Nearly 90 per cent of responses to the year-long consultation on the review were in favour of road-building but ministers opted to proceed with only 37 of the 125 possible schemes. Ministers pointed out that 75 per cent of the responses in favour of road-building were prompted by "strong local lobbying campaigns".
The review also angered environmentalists by giving the green light to widening the busiest section of the M25 London orbital road between junctions 12 and 15 near Heathrow airport, intensifying speculation that the go- ahead will be given for the expansion of Heathrow Terminal 5. The plans will see a short section of the highway expanded from 8 to 12 lanes.
"This nonsensical decision will make congestion to the west of London worse and eat up nearly pounds 95m that could have been spent on public transport," said Roger Higman, spokesman for the environmental group Friends of the Earth.
Ministers defended the decision, saying this section was "heavily congested" with 200,000 vehicles a day and that "more capacity is needed".
Other high-profile schemes to be given the green light included the two-mile Polegate bypass outside Eastbourne and a one-and-a-half mile cut-and-cover tunnel on the A303 near Stonehenge in Wiltshire.
John Reid, the transport minister, said one-third of the pounds 125m bill for the tunnel would be met by the Department of Culture, Media and Sports. "It is in recognition that Stonehenge has an international reputation as a beauty spot," he said. Ministers promised all 37 schemes in the pounds 1.4bn road-building programme would be started within seven years.
The review also included a number of radical measures aimed at easing congestion. Ministers are considering bus lanes and "multi-occupancy lanes" - which would be reserved for cars carrying more than one person - for the M25 motorway, to cut traffic jams.
Tolls, said Mr Reid, will play an important part in funding new road schemes. A pilot study will consider charging motorists to pay for a four- mile tunnel under the Devil's Punchbowl, a Surrey heathland which is home to many rare birds and plants.
Charges paid by motorists using the Dartford crossing in London, which amount to pounds 60m a year, will be switched early next century to funding road improvements after the crossing's development costs have been covered.
The Hull constituency of John Prescott, the Deputy Prime Minister, who is in charge of transport, will be a beneficiary of the review, with a pounds 53m improvement to the nearby A1033.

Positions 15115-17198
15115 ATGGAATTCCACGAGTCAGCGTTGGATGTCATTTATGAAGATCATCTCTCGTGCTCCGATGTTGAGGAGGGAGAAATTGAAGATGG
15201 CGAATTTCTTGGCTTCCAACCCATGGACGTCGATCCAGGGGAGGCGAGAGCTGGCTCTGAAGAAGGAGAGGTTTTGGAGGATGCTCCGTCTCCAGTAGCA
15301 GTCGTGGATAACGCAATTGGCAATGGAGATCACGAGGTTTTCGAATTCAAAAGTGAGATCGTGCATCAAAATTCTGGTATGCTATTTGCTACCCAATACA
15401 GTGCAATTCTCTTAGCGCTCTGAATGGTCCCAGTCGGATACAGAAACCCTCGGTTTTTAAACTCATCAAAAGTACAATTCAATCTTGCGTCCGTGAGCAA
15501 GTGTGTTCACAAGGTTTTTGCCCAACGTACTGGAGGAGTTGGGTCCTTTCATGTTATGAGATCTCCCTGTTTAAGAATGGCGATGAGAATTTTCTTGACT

The roads lobby, however, said it was "disappointed" that the bulk of the schemes reviewed would be deferred or dropped. As well as the 18 schemes withdrawn from the national programme, a further 19 have been placed in the control of local highway authorities, and it will be up to them, or up to the new Greater London authority, to decide whether to take them forward as local schemes.
In addition, 44 schemes will be considered under the new appraisal method by Mr Reid. They will be reviewed by regional planning conferences as "transport problems requiring broad solutions, not necessarily road solutions".
Richard Diment of the BRF, which represents road builders, said: "The widening of the M25 is welcome, but the M6 and M1 have exactly the same congestion problems which could be alleviated by widening."
Edmund King, head of campaigns for the RAC, said: "The Government's integrated transport policy is in danger of bypassing roads due to severe cuts to the roads programme.
"The Government must remember that integrated transport includes roads; and buses, cars, cycles and trucks all have to run on the roads."
Among the schemes which have been axed are the A49 Hereford bypass and the M1 J10-J14 widening in Hertfordshire. "Trunk roads have a vital role to play in our transport system - but they cannot be looked at in isolation," said Mr Reid.
He said the review signalled an end to the old Tory policy of having a "wish list" of road schemes, many of which had no real hope of ever being built.
The Liberal Democrats said some towns and villages needed bypasses and these should have stayed in the programme.